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Baltimore Ravens outside linebacker Matt Judon (99) reacts while holding a smartphone after an NFL football game against the Pittsburgh Steelers, Sunday, Dec. 29, 2019, in Baltimore. The Ravens won 28-10. (AP Photo/Nick Wass)

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Deadline passes as Ravens, Judon fail to strike long-term deal

Posted on 15 July 2020 by Luke Jones

Wednesday’s franchise tag deadline passed with the Ravens and outside linebacker Matthew Judon failing to reach an agreement on a long-term contract.

That means the 2019 Pro Bowl selection must play the upcoming season under the tag amount of $16.808 million and is scheduled to again become an unrestricted free agent next March. Both sides had been quiet about negotiations throughout the process with no indication that a deal was close.

The 28-year-old signed his franchise tender in late May, eliminating any real possibility of him holding out during training camp. Unlike fellow tagged edge rushers Shaq Barrett and Bud Dupree who filed grievances against their respective teams after being classified as linebackers, Judon was able to work out a compromise with the Ravens to split the difference between the linebacker ($15.828 million) and defensive end ($17.788) amounts. Earlier this offseason, the 6-foot-3, 261-pound linebacker said he was “blessed” to receive the tag, a more diplomatic stance than others prevented from hitting the open market.

“I want to stay here for as long as I play, but I understand that it’s a business and that they’ve kind of got a ‘bad-good’ problem to have,” Judon said last month. “We have a lot of young talent, and unfortunately, we can’t all stay on the rookie deal our whole careers. They have stuff that they have to address, and obviously, I have needs as well.”

Despite a career season in which Judon registered a team-leading 9 1/2 sacks and ranked fourth in the NFL with 33 quarterback hits, some have pointed to defensive coordinator Wink Martindale’s blitz-heavy system as reason to question whether the 2016 fifth-round pick from Grand Valley State is worthy of being paid among the league’s elite pass rushers. Still, Judon was easily Baltimore’s best performer at outside linebacker last year after the free-agent departure of seven-time Pro Bowl selection Terrell Suggs, and 2019 third-round pick Jaylon Ferguson is the only notable Ravens outside linebacker under contract beyond the upcoming season.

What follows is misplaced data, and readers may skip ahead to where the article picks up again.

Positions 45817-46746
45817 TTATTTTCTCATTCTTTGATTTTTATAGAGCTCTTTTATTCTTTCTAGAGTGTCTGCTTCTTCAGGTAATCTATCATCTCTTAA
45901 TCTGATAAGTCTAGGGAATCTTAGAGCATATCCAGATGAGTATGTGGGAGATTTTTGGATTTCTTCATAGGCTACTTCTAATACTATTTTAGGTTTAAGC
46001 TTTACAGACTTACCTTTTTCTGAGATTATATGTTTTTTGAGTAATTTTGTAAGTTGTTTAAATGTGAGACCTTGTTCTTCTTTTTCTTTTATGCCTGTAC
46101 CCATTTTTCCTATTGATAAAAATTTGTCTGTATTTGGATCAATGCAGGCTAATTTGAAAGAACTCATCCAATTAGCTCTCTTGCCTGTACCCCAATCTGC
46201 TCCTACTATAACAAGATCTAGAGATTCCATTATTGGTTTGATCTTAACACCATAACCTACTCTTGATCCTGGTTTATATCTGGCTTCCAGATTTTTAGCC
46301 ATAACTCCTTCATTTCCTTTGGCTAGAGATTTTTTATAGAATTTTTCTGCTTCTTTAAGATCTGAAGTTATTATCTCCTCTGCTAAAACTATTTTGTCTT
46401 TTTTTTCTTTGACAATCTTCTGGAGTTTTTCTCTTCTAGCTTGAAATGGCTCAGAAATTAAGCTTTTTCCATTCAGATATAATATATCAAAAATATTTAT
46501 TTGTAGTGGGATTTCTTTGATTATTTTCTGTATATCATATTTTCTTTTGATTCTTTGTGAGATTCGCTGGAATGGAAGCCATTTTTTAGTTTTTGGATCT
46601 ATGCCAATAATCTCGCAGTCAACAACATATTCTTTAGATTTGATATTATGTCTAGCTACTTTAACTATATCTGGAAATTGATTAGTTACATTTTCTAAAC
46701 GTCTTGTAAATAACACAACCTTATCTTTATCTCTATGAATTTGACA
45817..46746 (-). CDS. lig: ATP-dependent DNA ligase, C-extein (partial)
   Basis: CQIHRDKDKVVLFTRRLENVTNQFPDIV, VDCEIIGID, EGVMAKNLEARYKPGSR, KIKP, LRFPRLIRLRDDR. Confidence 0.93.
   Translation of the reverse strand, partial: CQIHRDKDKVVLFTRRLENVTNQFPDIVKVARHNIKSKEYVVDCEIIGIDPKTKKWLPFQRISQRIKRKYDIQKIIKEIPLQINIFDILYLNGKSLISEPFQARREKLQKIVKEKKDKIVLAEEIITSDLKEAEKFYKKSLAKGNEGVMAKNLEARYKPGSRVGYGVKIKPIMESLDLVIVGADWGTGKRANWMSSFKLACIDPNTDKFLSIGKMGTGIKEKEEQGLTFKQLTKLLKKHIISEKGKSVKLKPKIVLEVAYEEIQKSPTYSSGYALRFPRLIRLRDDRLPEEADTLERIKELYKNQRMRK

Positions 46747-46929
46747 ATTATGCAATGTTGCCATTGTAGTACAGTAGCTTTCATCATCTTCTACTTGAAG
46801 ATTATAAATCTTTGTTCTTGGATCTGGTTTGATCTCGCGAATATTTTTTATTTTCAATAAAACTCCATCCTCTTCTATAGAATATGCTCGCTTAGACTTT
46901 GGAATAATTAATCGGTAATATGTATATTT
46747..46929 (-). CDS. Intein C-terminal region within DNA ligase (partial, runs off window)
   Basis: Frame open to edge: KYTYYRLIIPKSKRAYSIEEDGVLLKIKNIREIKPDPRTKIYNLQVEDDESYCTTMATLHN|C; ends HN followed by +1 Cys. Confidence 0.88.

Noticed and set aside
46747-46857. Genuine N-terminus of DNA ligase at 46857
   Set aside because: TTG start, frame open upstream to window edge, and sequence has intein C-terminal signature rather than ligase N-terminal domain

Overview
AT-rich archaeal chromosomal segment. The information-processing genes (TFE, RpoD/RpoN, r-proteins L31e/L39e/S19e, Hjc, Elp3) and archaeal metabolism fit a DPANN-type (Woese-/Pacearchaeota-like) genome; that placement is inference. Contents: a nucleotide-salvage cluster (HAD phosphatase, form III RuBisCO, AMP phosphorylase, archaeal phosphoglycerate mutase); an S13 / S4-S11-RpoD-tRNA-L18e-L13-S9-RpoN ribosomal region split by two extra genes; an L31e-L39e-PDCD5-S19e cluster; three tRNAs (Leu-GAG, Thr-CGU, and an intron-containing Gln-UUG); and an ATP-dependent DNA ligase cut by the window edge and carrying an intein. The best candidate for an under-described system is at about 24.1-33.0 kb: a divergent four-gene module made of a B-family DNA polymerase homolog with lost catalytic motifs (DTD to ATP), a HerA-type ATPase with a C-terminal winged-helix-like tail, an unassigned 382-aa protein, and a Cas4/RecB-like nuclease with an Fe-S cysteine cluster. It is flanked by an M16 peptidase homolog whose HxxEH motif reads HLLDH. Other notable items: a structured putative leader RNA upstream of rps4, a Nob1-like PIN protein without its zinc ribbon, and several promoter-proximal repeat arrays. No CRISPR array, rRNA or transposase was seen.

The climate for a long-term contract for Judon doesn’t figure to improve next offseason because of both the financial uncertainty stemming from the COVID-19 pandemic and the pending free agency of Pro Bowl left tackle Ronnie Stanley, who would be an obvious candidate for the franchise tag in the absence of a long-term extension. General manager Eric DeCosta must also weigh the long-term contract situations for 2019 MVP quarterback Lamar Jackson, All-Pro cornerback Marlon Humphrey, Pro Bowl tight end Mark Andrews, and Pro Bowl right tackle Orlando Brown Jr., all players working toward top-tier contracts at their respective positions in the near future.

As Judon alluded to in his recent comments, the Ravens simply may not be able to pay everyone.

With 28 1/2 sacks, seven forced fumbles, seven pass breakups, and 185 tackles in 62 career games, Judon became the seventh player to receive the franchise tag in team history and will become the first to play out a season on the tag since Suggs in 2008. The Ravens awarded Suggs with a long-term contract the following summer and eventually reached long-term agreements with five of those previous six players who were tagged, the exception being interior offensive lineman Wally Williams after the 1998 season.

With Judon’s guaranteed salary now locked in barring a trade, the Ravens entered Wednesday with $8.886 million in salary cap space for the 2020 campaign.

Below is a history of how the Ravens have used the franchise tag in their 25 seasons:

1998 OL Wally Williams — played on a $3.062 million tag before signing a five-year, $18.5 million deal with New Orleans the following offseason